The context of these works together provides fascinating insight into the pioneering development of the themes and techniques which have come to dominate Freud's art. He focused almost exclusively on drawing in the 1940s but very few complete drawings still exist. The selection of drawings from the Kay Saatchi collection represent the exquisite breadth of Freud's investigations of the medium at the time. From the arrestingly simple pencil line drawing of 'Bobo' Russell, his friend at Bryanston, in Boy with Pipe to the extraordinary series of highly analytical and detailed, yet characterised studies of animals in a variety of mediums, conte, watercolour, gouache and ink, one can see the eye of an incredibly precocious artist in his early 20s taking flight. He acquired the animals from Palmers Pet Shop in Camden around the corner from his Paddington studio at Abercorn Place and filled his studio. This would appear to be the first examples of Freud's investigation into bodily presence.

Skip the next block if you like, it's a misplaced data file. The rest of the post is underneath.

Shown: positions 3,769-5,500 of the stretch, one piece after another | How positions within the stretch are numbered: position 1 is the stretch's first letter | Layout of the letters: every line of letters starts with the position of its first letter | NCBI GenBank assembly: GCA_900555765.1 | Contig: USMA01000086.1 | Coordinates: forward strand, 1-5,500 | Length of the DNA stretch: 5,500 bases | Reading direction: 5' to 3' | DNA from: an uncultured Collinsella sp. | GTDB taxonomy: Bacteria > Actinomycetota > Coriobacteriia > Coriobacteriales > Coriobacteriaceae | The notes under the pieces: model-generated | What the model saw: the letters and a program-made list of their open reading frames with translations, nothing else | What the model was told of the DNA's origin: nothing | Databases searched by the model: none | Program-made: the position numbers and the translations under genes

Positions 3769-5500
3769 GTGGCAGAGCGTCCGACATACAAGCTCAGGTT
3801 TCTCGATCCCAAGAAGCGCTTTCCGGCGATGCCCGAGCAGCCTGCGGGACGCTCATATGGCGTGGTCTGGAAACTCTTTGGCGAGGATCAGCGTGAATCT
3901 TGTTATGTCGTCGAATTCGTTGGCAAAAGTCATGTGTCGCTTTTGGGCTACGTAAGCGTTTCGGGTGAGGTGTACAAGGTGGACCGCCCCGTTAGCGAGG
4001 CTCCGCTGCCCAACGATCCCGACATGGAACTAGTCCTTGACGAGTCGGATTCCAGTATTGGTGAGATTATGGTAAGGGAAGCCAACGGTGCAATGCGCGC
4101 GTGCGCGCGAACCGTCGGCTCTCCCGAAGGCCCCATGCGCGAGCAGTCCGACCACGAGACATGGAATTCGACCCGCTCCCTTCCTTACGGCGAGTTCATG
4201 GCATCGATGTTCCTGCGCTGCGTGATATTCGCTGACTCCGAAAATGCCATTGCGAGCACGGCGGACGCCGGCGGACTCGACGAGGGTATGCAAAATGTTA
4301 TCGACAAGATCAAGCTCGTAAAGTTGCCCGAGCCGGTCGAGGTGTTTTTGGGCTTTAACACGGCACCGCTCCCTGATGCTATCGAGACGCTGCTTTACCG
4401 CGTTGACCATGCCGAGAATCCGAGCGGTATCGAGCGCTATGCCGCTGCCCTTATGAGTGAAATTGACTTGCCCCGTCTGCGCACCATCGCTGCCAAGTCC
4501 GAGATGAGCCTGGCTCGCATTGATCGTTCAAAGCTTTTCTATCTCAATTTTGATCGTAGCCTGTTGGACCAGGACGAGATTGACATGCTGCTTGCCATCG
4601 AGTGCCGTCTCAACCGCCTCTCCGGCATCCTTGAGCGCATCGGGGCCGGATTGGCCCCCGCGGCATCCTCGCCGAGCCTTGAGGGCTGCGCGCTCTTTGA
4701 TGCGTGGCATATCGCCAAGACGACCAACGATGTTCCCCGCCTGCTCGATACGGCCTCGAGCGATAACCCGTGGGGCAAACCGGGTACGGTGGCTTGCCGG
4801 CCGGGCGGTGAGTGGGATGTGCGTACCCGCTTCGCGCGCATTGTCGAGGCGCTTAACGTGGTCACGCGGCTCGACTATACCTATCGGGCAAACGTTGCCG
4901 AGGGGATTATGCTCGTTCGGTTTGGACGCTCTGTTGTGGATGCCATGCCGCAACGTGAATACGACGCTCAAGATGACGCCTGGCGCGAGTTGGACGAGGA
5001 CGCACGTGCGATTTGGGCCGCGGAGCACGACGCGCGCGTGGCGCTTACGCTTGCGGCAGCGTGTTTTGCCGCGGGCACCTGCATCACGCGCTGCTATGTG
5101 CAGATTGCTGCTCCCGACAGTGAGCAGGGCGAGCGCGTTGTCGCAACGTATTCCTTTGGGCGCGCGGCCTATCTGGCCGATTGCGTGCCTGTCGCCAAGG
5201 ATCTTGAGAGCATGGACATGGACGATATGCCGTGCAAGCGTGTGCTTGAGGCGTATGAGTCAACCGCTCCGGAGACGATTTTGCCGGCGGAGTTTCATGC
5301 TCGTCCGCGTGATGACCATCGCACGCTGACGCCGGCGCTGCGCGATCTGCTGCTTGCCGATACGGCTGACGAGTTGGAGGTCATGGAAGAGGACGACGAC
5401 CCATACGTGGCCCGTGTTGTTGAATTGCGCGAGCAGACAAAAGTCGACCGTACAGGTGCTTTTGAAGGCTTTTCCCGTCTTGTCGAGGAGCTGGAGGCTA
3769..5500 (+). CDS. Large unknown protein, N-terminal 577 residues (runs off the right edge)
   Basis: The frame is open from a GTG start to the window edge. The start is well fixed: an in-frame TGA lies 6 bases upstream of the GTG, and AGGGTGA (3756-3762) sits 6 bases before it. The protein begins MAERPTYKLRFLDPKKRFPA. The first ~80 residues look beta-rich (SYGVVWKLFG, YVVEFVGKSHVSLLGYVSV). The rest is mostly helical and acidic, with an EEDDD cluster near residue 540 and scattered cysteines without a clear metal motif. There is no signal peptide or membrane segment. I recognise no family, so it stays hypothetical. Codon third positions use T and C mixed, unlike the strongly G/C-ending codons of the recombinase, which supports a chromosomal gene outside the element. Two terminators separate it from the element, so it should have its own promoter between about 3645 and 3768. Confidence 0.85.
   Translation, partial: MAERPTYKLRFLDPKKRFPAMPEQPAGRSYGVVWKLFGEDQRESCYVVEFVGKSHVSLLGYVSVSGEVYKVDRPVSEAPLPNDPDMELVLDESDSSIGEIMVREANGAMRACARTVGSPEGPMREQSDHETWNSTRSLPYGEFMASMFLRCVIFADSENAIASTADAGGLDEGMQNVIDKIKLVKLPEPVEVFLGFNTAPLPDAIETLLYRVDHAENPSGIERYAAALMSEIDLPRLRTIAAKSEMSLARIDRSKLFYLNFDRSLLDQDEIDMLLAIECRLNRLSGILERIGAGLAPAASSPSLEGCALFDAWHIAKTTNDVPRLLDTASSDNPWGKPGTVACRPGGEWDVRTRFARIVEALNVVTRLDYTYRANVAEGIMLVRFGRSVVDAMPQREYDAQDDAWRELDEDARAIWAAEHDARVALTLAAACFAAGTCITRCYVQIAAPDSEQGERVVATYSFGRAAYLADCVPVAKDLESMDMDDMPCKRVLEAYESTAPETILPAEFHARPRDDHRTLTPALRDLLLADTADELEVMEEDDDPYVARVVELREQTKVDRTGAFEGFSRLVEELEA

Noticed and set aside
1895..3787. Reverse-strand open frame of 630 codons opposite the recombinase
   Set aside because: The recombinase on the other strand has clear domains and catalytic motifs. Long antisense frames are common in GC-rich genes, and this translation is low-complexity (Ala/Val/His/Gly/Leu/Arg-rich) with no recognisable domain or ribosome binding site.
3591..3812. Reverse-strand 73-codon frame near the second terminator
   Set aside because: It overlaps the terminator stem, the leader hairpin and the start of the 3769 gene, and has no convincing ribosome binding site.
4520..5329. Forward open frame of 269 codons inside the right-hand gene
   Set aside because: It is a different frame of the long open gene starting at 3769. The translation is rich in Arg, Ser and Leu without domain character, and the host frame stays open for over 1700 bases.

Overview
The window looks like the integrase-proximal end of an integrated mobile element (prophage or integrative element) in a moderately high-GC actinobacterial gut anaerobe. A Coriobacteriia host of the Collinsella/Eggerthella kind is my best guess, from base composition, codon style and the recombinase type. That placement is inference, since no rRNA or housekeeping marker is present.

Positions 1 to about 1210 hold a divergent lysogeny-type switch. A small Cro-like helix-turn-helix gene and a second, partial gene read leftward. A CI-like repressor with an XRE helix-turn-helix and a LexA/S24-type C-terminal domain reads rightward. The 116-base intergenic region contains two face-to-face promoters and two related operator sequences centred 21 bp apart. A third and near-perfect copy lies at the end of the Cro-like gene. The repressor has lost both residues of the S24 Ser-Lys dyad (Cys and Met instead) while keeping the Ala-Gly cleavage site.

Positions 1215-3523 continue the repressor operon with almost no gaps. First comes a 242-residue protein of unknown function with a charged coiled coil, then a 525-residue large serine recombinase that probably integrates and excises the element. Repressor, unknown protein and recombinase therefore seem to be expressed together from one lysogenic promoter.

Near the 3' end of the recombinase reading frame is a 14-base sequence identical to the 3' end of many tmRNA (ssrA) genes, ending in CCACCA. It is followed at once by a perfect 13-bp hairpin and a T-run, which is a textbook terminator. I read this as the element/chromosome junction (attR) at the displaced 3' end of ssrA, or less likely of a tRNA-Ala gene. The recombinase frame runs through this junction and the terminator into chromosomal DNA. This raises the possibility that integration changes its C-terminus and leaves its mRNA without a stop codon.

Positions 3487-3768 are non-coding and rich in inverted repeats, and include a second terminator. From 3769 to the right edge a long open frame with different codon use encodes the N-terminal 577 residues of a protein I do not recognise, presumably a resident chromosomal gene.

The five exquisitely rendered drawings by Lucian Freud to be offered from the collection of Kay Saatchi are:


- Rabbit on a Chair, 1944 (estimate: £300,000 to £400,000)
- Dead Bird, 1943 (estimate: £220,000 to £280,000)
- Dead Monkey, circa 1944 (estimate: £150,000 to £200,000)
- The Sleeping Cat, circa 1943-44 (estimate: £100,000 to £150,000)
- Boy with a Pipe, 1943 (estimate: £80,000 to £120,000)


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- International exhibition dates for Smiling Woman and 5 drawings by Freud from the collection of Kay Saatchi:


Russia                                    2 to 3 April - Spiridonov House, Moscow

Christie’s New York           7 to 11 May

Christie’s Paris                    24 to 30 May